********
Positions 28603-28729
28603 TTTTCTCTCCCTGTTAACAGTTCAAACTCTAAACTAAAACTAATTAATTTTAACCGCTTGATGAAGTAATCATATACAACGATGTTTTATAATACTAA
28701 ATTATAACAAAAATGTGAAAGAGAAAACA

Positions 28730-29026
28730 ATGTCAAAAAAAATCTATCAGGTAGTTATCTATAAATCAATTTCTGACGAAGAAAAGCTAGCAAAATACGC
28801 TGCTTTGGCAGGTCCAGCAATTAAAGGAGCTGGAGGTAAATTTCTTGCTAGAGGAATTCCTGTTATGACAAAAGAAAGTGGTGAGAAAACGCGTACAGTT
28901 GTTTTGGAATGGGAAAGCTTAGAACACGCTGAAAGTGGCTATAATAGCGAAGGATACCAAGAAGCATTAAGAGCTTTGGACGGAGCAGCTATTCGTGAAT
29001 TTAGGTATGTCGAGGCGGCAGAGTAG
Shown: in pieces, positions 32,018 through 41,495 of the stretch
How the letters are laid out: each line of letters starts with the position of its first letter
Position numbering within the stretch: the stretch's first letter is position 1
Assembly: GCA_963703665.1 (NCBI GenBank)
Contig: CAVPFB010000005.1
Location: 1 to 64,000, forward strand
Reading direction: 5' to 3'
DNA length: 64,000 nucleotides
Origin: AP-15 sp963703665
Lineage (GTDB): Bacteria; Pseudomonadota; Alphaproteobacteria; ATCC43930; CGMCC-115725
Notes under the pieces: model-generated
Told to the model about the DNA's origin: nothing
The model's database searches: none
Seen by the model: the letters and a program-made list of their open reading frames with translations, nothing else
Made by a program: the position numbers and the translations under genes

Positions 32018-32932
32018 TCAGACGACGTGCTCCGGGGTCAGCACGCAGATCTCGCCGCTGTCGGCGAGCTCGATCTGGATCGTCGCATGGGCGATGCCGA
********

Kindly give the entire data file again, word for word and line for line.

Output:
Positions 28603-28729
28603 TTTTCTCTCCCTGTTAACAGTTCAAACTCTAAACTAAAACTAATTAATTTTAACCGCTTGATGAAGTAATCATATACAACGATGTTTTATAATACTAA
28701 ATTATAACAAAAATGTGAAAGAGAAAACA

Positions 28730-29026
28730 ATGTCAAAAAAAATCTATCAGGTAGTTATCTATAAATCAATTTCTGACGAAGAAAAGCTAGCAAAATACGC
28801 TGCTTTGGCAGGTCCAGCAATTAAAGGAGCTGGAGGTAAATTTCTTGCTAGAGGAATTCCTGTTATGACAAAAGAAAGTGGTGAGAAAACGCGTACAGTT
28901 GTTTTGGAATGGGAAAGCTTAGAACACGCTGAAAGTGGCTATAATAGCGAAGGATACCAAGAAGCATTAAGAGCTTTGGACGGAGCAGCTATTCGTGAAT
29001 TTAGGTATGTCGAGGCGGCAGAGTAG
Shown: in pieces, positions 32,018 through 41,495 of the stretch
How the letters are laid out: each line of letters starts with the position of its first letter
Position numbering within the stretch: the stretch's first letter is position 1
Assembly: GCA_963703665.1 (NCBI GenBank)
Contig: CAVPFB010000005.1
Location: 1 to 64,000, forward strand
Reading direction: 5' to 3'
DNA length: 64,000 nucleotides
Origin: AP-15 sp963703665
Lineage (GTDB): Bacteria; Pseudomonadota; Alphaproteobacteria; ATCC43930; CGMCC-115725
Notes under the pieces: model-generated
Told to the model about the DNA's origin: nothing
The model's database searches: none
Seen by the model: the letters and a program-made list of their open reading frames with translations, nothing else
Made by a program: the position numbers and the translations under genes

Positions 32018-32932
32018 TCAGACGACGTGCTCCGGGGTCAGCACGCAGATCTCGCCGCTGTCGGCGAGCTCGATCTGGATCGTCGCATGGGCGATGCCGA